Hong Kong, 10-11-12 March 2011. As city and nation states battle to emerge from world recession, keen to define their position in a new order global knowledge economy, higher and tertiary education is being propelled to centre stage. Education is under huge pressure from world governments to drive economic growth and play a key role in securing their global position. In rapidly developing global markets, governments perceive that innovation and economic growth will be generated from growing global networks of researchers, students and institutions.
Universities and colleges: meeting the global challenge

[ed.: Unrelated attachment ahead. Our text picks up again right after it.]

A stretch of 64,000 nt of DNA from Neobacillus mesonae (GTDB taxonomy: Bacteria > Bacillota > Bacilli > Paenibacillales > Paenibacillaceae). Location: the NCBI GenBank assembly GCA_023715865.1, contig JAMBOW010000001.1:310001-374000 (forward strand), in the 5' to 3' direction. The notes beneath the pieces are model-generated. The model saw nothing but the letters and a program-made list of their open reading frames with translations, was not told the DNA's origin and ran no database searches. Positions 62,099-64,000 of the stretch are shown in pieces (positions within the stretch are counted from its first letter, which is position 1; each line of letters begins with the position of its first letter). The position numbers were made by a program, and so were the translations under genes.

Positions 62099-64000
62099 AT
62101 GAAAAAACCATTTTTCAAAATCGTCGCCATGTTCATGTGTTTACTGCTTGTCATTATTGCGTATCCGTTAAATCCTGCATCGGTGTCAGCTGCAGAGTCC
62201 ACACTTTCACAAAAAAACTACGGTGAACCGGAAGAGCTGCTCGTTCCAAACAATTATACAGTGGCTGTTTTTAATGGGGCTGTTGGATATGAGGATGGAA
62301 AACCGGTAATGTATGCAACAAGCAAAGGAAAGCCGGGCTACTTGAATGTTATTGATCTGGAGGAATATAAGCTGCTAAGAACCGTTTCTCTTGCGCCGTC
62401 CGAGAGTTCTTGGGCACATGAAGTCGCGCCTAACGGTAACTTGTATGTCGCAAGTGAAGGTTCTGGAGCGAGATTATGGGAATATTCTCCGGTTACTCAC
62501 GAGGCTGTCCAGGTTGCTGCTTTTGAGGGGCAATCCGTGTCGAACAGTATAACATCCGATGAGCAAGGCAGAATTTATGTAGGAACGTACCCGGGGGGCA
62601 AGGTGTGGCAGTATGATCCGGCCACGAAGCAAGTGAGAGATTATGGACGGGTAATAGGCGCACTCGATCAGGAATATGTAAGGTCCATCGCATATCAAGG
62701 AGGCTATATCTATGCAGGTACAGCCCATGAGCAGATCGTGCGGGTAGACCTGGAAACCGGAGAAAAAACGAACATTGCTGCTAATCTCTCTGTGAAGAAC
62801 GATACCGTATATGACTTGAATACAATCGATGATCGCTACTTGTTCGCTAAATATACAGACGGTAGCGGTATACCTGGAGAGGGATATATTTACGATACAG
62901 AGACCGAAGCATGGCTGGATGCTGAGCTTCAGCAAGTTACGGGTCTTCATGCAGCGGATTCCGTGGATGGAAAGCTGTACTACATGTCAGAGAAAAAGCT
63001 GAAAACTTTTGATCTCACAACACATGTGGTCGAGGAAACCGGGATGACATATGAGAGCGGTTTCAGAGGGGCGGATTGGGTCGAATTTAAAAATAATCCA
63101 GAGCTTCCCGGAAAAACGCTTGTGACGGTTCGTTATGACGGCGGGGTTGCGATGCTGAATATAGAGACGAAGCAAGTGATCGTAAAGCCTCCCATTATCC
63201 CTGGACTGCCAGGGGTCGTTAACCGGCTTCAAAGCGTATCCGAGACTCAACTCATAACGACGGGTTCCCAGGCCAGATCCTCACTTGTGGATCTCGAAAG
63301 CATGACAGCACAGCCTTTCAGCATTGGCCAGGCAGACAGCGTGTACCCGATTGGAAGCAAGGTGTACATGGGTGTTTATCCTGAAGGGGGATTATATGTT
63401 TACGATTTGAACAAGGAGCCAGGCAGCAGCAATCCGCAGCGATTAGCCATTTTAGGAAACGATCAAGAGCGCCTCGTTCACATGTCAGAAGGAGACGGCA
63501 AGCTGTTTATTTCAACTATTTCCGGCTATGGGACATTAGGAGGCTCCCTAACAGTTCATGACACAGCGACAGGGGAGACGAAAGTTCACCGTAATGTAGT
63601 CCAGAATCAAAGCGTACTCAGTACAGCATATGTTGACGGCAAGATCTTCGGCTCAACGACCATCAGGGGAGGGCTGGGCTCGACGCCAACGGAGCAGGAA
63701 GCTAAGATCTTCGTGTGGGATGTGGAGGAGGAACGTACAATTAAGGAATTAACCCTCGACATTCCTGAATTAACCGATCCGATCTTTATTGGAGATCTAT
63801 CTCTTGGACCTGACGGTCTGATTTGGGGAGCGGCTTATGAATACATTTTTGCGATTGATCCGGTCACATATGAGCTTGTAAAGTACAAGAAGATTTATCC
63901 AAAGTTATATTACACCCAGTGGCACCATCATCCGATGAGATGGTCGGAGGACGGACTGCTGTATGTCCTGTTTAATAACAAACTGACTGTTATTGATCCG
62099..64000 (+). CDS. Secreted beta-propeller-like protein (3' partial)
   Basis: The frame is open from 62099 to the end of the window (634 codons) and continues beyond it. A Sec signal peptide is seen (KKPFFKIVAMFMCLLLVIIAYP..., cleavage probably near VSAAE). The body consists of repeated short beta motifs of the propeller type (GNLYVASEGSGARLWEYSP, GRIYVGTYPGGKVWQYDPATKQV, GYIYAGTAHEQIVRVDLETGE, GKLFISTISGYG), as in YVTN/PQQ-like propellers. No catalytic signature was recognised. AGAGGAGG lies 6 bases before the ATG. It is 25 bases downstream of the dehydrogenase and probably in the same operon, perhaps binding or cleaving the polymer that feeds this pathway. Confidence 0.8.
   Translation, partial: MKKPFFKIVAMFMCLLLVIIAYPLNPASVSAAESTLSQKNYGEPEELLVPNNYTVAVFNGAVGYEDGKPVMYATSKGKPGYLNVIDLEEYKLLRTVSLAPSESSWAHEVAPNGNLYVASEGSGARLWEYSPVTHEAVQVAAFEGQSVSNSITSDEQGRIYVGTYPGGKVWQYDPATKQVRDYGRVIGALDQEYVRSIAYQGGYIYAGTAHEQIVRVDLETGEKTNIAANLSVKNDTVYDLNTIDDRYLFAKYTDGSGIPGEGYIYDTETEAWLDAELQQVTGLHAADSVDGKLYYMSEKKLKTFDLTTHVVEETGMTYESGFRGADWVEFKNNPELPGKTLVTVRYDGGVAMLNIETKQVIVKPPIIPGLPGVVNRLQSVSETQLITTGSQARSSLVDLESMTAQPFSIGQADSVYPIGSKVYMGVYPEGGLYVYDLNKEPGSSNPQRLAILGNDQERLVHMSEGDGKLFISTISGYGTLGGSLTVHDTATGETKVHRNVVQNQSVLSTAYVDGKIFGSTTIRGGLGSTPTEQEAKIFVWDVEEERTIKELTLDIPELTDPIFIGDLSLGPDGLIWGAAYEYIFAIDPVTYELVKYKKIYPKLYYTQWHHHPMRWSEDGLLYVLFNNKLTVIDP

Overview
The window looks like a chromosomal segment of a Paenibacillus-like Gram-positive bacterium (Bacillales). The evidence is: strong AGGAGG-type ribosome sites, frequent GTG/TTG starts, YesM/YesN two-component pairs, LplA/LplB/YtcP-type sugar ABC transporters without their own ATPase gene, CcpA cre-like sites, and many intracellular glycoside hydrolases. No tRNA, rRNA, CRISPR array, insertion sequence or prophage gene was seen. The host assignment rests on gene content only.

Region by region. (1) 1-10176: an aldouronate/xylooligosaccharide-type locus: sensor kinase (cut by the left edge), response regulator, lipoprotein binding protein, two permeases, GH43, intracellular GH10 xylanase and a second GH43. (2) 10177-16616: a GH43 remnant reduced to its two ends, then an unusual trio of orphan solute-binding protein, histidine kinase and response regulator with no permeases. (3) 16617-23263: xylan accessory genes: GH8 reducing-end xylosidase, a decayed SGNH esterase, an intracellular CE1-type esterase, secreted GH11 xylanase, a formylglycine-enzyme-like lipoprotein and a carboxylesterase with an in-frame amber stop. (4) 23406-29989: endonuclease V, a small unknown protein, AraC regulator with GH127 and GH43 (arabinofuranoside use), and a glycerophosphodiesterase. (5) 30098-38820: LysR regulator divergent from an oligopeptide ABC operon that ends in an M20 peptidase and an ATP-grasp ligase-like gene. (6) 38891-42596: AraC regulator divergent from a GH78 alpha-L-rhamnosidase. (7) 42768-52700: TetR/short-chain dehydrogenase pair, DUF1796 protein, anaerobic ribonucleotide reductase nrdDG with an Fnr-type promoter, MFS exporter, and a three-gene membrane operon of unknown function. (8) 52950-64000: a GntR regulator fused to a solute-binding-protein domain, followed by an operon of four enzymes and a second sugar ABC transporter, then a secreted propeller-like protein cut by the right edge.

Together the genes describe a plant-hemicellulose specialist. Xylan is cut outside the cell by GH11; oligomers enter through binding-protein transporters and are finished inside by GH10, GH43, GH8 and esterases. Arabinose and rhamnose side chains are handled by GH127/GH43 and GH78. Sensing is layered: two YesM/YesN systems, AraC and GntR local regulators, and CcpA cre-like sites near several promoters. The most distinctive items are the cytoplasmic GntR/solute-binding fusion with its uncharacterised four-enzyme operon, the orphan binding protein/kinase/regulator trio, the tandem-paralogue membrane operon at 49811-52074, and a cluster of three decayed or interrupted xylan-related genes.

There are significant challenges in moving from an academic enterprise to one which is required to play a fundamental role in national economic growth. What are the implications for strategy, leadership and management? How will a redefined mission change the way in which the impact of research and teaching is measured, and how can quality assurance be assured in cross-border partnerships? In this time of global fiscal crisis, speakers will question how universities and colleges might respond by reviewing leadership, shifting priorities and realigning budget structures. Meeting the growing demand for mass education will require informed leadership. An internationally mobile and culturally diverse student population will look towards the public and private sector for appropriate learning routes to a rewarding career How can the sector, together with government, address ‘graduate employability’, to minimise those who become disengaged from society? Are global citizens the same as the next generation workforce?